Sanchez was diagnosed with breast cancer at 46. Three years ago, she rode for the first time with The Old Dudes and was hooked, buying her husband a motorcycle the following Christmas so they could ride in the Poker Run together the next year. 

Participants paid a registration fee of $10 for a single rider or $15 for two, the proceeds of which all go to Here for the Girls, Inc. (WYDaily/Courtesy Vicki Vawter)
Participants paid a registration fee of $10 for a single rider or $15 for two, the proceeds of which all go to Here for the Girls, Inc. (HNNDaily/Courtesy Vicki Vawter)

But for some of the women, like Kristen Sage, 33, this is their first time riding on the Poker Run.

“Events like this help you to live out of your comfort zone. You learn to live each day freely, excitedly, and sometimes that means on the back of a motorcycle,” she said.

About 40,920 women in the U.S. are expected to die in 2018 from breast cancer, according to statistics from the Susan G. Komen Foundation.

Treatments for breast cancer can be invasive or life-altering, from surgery to chemotherapy and with October being Breast Cancer Awareness month, Wyatt said events like this not only help raise money for the women affected but also give them the chance to live full lives.

“One day there will be a cure, but in the meantime these women have to go to work everyday, they have to send their kids to school,” she said. “Events like this help them to take back a little bit of what was taken from them because they’re understanding now that life has an end and they might not have another opportunity to jump out of an airplane or ride on the back of a motorcycle.”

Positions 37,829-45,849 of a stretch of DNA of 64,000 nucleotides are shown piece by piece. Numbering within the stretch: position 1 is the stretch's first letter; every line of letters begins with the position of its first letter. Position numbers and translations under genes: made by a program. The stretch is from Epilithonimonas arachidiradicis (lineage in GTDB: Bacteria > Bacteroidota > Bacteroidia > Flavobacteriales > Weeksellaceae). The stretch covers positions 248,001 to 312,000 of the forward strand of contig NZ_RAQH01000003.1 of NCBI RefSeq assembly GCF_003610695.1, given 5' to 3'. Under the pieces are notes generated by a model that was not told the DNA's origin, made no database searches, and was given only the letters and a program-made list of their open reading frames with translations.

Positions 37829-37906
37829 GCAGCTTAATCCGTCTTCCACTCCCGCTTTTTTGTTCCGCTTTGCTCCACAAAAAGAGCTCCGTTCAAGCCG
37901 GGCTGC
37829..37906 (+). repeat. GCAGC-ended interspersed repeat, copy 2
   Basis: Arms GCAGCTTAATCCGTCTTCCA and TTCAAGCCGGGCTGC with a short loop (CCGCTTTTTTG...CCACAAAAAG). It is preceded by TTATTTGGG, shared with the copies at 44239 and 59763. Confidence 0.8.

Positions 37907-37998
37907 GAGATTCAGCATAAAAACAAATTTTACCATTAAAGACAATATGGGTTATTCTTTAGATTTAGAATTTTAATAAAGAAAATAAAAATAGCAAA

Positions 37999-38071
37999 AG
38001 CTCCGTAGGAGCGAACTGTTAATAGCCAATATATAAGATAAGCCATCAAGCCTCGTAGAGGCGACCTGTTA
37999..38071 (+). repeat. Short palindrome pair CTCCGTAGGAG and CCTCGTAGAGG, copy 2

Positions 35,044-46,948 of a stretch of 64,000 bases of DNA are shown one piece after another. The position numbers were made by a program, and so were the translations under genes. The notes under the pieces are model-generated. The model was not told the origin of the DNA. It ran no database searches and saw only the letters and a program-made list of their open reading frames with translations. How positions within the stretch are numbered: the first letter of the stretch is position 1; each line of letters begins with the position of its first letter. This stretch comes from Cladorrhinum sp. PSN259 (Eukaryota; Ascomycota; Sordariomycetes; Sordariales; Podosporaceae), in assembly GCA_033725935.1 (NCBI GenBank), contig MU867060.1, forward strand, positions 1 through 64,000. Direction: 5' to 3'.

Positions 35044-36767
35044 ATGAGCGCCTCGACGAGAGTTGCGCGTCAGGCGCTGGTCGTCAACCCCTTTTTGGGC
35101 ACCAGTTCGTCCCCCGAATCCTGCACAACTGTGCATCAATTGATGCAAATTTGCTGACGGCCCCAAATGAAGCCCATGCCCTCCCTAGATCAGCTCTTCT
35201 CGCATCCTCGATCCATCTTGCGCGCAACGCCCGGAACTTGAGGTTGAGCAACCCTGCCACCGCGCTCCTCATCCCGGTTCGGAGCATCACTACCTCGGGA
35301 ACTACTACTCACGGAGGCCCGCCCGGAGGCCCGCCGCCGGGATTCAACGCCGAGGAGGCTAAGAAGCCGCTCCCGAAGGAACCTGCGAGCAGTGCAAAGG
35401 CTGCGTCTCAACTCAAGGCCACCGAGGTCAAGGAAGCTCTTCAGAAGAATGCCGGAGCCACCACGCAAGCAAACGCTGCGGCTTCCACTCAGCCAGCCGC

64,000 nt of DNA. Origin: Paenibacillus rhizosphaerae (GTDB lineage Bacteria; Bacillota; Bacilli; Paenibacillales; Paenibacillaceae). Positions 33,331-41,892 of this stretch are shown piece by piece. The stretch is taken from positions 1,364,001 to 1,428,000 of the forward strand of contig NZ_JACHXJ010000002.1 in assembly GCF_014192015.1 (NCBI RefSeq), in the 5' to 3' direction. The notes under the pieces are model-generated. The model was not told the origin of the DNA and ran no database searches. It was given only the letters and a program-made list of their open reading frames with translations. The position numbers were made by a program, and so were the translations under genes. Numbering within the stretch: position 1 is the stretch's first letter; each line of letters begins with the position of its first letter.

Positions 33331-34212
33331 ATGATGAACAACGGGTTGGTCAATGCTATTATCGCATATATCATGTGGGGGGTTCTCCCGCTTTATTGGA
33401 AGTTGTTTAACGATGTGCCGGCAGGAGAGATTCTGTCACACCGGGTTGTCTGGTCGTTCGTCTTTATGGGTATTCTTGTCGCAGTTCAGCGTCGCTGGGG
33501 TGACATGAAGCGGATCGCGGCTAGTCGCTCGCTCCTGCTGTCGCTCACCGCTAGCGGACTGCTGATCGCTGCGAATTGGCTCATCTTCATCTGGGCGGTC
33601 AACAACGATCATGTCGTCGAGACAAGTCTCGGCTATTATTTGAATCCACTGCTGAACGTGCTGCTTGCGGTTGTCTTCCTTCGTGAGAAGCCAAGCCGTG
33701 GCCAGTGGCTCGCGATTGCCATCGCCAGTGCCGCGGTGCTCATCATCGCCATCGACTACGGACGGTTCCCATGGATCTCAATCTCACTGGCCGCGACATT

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John Mangalonzohttp://wydaily.com
John Mangalonzo (john@localdailymedia.com) is the managing editor of Local Voice Media’s Virginia papers – WYDaily (Williamsburg), Southside Daily (Virginia Beach) and HNNDaily (Hampton-Newport News). Before coming to Local Voice, John was the senior content editor of The Bellingham Herald, a McClatchy newspaper in Washington state. Previously, he served as city editor/content strategist for USA Today Network newsrooms in St. George and Cedar City, Utah. John started his professional journalism career shortly after graduating from Lyceum of The Philippines University in 1990. As a rookie reporter for a national newspaper in Manila that year, John was assigned to cover four of the most dangerous cities in Metro Manila. Later that year, John was transferred to cover the Philippine National Police and Armed Forces of the Philippines. He spent the latter part of 1990 to early 1992 embedded with troopers in the southern Philippines as they fought with communist rebels and Muslim extremists. His U.S. journalism career includes reporting and editing stints for newspapers and other media outlets in New York City, California, Texas, Iowa, Utah, Colorado and Washington state.